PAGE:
Pembroke Middle School staff members were preparing classrooms for student reentry on Friday afternoon, Principal Anthony Barton said. Staff made sure cleaning supplies and desk shields were in place in each classroom.
“It’s been a very busy day, and week,” he said.
The school expects the return of about 225 of its 750 students next week.
The principal said teachers are excited, but nervous.
After the school’s reentry plans are put into motion Monday staff members might be less anxious, Barton said.
“This is unlike anything we’ve ever done before,” he said. “We are as prepared as we know to be.”
Barton is looking forward to seeing children in the classrooms again.
“I’m looking forward to the hustle and bustle that school brings,” he said.
Barton asked parents for patience and understanding during the transition, as the school follows its safety protocols and adjusts to a “new normal.”
Some desk shields were being installed Friday at Lumberton Senior High School, Principal Larry Brooks said.
Initially, 339 students were expected to return to school, Brooks said. But, some students were calling Friday and changing learning plans, which has added challenges to reentry planning.
So, the school is planning for everyone to come back, with about 887 students on campus Monday and Tuesday, and 937 Thursday and Friday, he said.
As students return, they will be given forms to fill out indicating their choice to learn remotely or in person, Brooks said. A capacity of 12 students is planned for each classroom, and if more attend in person, they will be located to other classrooms or the media center.
Lumberton High bus driver Shelly Locklear, who has driven a school bus at the school for 14 of her 25 years working for PSRC, said she was looking forward to seeing students again Monday.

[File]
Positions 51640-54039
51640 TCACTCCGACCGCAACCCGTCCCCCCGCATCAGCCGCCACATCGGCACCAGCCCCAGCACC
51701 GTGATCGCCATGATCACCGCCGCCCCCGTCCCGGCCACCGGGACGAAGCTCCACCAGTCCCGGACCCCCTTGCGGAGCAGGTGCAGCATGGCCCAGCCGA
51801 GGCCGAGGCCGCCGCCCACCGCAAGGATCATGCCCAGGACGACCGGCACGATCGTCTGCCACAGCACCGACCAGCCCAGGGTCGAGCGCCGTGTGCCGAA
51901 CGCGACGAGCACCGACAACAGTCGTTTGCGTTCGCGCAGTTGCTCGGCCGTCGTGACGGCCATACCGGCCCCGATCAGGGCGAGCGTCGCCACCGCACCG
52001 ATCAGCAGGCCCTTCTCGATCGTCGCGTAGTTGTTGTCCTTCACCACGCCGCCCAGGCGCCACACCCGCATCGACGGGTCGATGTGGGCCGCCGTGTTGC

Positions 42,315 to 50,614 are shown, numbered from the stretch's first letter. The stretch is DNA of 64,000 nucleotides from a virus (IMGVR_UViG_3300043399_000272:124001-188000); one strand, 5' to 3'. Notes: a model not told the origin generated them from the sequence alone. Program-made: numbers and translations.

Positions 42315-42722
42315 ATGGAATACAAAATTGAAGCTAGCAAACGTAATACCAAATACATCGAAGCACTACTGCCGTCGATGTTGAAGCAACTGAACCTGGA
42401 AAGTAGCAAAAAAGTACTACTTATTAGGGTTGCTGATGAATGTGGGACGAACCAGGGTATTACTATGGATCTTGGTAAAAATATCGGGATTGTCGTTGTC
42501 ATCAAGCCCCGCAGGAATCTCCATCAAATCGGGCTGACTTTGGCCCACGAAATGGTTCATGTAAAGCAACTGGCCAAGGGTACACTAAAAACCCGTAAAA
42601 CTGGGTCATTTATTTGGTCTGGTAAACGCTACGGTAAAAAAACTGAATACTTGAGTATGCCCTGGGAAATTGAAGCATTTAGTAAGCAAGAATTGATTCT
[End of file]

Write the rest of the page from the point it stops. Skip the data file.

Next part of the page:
She loves interacting with each student and greeting them as they board the bus, Locklear said.
“I love to talk, and they love to talk to me,” she said with a smile.
School district officials warn parents of bus delays for some schools because of the shortage of bus drivers, but anticipate delays to be “minimal,” Gordon Burnette said.
“There will be one student per seat on school buses unless they reside in the same household, in which there can then be two students per seat. Pick-up and drop-off times for students may be shorter to ensure buses have the ability to arrive on their school campus no later than 15 minutes past the bell times,” Burnette said.
Buses will be sanitized after each run and some buses will have staff liaisons accompanying the driver to ensure social distancing protocols and that students use hand sanitizer before boarding, he said. Not every school will have a liaison in place because of staffing limitations.
“We want our parents to know that we understand that they may be apprehensive to send their students on the school bus as we return to the classroom for in-person instruction,” Burnette said. “Operations will look and be different than they have in the past. However, we want our parents to know we will be following all compliance and parameters set forth by the NCDHHS guidelines in regards to maintaining school bus cleanliness and social distancing measures.”
Burnette also had a message for motorists.
“We would also like to take a moment to encourage our community members to exercise caution while they are driving in the early mornings and afternoons,” he said. “Our school buses have not been on our Robeson County roads in this magnitude in almost a year and our No. 1 priority is to have our PSRC students arrive or depart their school safely.”